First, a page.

“Terra has lost its way, Prime Minister.”
Draliv left, furious anger on his face.
The Prime Minister slumped against his desk and sighed.
“Shit, he’s right.”
* * *
Draliv was still in a foul mood when he returned to the hotel.
Deniv didn’t say much; he knew better than to add more aggro to the burden of the Hero of the Grag War. He didn’t need to be a veteran or psychic to know that it was nothing good that had him in such a mood.
“Get me a line to the homeworld, I don’t care how you do it.”
“They already contacted us, sir.”
He nodded to the screen on the wall where the comms tablet was hooked up.
On it was the craggy-faced head of Litin Prime’s government head, Primary Praliv. There were more worry lines and wrinkles than Draliv remembered from the last time they had spoken in person.
“Primary; I wasn’t expecting you yourself to be the one contacting me.”
There was a time when Praliv would have taken offence at such a brazen comment. That had been back when they had both been rival candidate-officers joining Litin Prime’s Military School. Both were now much older and less prone to hot-headed anger.
“General; I understand you’ve been experiencing difficulties?”
“That’s an understatement, sir.”
There was something to Praliv’s face, something that was deeply troubling him. Draliv, however, knew better than to ask straight out.
“Make your report, General. How goes your negotiations?”
“They’re non-existent, sir.”
“The Terrans, they’ve… They’ve made a deal; a treaty apparently.”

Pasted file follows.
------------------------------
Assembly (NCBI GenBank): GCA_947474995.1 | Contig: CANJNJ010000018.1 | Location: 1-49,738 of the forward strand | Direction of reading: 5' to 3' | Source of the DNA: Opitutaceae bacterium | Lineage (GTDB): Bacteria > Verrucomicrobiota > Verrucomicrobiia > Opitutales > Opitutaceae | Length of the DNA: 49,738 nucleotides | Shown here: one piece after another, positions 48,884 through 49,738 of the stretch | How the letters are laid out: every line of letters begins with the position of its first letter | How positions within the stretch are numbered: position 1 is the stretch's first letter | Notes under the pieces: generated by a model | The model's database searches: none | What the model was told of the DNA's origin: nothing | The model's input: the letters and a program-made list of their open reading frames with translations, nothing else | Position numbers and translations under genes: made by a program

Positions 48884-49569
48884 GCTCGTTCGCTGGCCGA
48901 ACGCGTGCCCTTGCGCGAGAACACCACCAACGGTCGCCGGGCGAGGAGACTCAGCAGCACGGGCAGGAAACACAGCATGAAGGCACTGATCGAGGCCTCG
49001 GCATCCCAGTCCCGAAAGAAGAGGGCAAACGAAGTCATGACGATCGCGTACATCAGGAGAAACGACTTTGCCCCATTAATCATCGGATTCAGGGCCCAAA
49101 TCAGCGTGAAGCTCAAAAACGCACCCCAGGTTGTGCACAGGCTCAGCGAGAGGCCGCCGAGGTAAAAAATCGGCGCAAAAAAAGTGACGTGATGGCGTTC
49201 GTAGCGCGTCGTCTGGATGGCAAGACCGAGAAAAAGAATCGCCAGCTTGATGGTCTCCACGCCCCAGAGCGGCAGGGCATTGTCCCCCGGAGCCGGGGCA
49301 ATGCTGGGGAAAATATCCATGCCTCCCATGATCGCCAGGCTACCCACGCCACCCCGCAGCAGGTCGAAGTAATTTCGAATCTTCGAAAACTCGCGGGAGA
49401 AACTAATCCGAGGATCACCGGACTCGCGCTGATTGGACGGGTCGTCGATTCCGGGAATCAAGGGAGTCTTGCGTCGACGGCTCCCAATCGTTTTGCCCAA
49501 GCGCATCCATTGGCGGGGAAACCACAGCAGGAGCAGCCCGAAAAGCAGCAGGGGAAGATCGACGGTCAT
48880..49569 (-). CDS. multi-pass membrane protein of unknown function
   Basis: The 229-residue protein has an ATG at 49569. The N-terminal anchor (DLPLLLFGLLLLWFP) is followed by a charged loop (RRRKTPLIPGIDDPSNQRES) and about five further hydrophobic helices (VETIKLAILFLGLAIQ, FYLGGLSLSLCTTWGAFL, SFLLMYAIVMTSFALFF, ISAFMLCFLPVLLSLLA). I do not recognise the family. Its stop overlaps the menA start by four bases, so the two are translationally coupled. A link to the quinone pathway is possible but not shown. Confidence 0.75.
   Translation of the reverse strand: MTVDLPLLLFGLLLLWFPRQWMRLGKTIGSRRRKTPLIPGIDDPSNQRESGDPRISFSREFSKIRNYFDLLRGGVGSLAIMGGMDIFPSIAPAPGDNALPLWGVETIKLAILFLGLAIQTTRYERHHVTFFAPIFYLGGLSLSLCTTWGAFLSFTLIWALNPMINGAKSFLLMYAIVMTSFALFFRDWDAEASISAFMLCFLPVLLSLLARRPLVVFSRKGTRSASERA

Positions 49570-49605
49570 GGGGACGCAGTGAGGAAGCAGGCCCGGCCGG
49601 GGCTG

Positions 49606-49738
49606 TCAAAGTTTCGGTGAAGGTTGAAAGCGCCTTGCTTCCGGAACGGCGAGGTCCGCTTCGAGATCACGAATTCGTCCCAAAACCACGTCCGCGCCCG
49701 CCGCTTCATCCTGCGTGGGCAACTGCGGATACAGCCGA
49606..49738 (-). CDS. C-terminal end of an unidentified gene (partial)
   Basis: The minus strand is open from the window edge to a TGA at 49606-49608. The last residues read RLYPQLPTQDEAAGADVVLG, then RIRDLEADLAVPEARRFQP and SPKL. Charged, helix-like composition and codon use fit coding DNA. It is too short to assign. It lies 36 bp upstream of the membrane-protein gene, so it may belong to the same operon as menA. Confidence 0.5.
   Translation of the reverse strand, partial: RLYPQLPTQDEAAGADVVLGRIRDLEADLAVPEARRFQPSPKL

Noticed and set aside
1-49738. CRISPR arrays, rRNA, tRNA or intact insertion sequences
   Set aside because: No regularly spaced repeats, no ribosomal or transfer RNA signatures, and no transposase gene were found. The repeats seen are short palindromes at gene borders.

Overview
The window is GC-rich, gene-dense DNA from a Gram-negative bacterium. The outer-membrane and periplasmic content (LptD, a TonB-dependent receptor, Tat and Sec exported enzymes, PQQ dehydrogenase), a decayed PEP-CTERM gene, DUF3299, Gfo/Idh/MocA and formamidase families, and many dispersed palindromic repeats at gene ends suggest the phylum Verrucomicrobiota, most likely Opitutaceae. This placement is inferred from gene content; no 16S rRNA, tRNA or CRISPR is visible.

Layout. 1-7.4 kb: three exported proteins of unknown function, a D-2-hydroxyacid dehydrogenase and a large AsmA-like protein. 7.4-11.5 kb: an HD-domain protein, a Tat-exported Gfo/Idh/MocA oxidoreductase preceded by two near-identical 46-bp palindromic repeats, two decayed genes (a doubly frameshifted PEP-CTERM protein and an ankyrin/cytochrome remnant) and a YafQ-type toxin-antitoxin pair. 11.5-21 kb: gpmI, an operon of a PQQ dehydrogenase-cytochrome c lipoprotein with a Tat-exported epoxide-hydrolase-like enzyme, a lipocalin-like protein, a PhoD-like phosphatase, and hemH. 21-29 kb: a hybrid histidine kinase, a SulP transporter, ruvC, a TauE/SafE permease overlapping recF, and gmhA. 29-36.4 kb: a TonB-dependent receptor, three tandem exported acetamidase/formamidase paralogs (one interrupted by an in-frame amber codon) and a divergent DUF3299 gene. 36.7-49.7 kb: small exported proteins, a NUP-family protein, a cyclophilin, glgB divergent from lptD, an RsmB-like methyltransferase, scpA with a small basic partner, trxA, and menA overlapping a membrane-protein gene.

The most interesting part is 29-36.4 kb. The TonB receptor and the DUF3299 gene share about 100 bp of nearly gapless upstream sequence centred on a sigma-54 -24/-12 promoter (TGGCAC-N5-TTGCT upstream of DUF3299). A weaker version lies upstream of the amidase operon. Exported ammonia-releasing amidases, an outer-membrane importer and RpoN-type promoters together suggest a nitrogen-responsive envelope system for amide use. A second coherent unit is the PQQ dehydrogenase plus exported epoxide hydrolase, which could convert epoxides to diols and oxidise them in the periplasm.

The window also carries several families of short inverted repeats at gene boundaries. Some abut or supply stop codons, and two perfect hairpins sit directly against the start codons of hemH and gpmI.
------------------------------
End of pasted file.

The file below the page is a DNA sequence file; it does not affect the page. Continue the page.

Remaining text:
“With who?” There was that something in his face again. As if he knew some detail he didn’t want to.
Praliv didn’t look surprised, his face unchanging.
“We detected one of the Terrans’ great dreadnaughts enter orbit of the Grag homeworld two days ago and then left six hours later. Now we know why. Before you start making your complaints, there’s more.”
Praliv sighed, rubbed his eyes. The picture fuzzed for a second, static filling much of the screen. He had been crying, Draliv could see that now, the rawness around his old eyes, the weary resignation in his posture.
“Four hours after the Terrans left the Grag, we detected a fleet of Grag warships leave orbit on a course for here. I’m sorry, Draliv, but everything we fought for during the War seems to be for nought. They are only days away now. Stay on Terra, ask for asylum; we can’t withstand another invasion, especially if the Grag have had outside help from the Terrans. You and Lieutenant Deniv; disappear, join the Terran Army or something. But don’t try and come home; you’ll be killed along with the rest of-”
The picture suddenly went blank.
“What the frag was that?”
It had looked like interference.
Draliv couldn’t speak.
He couldn’t breathe.
Deniv sobbed, his head in his hands.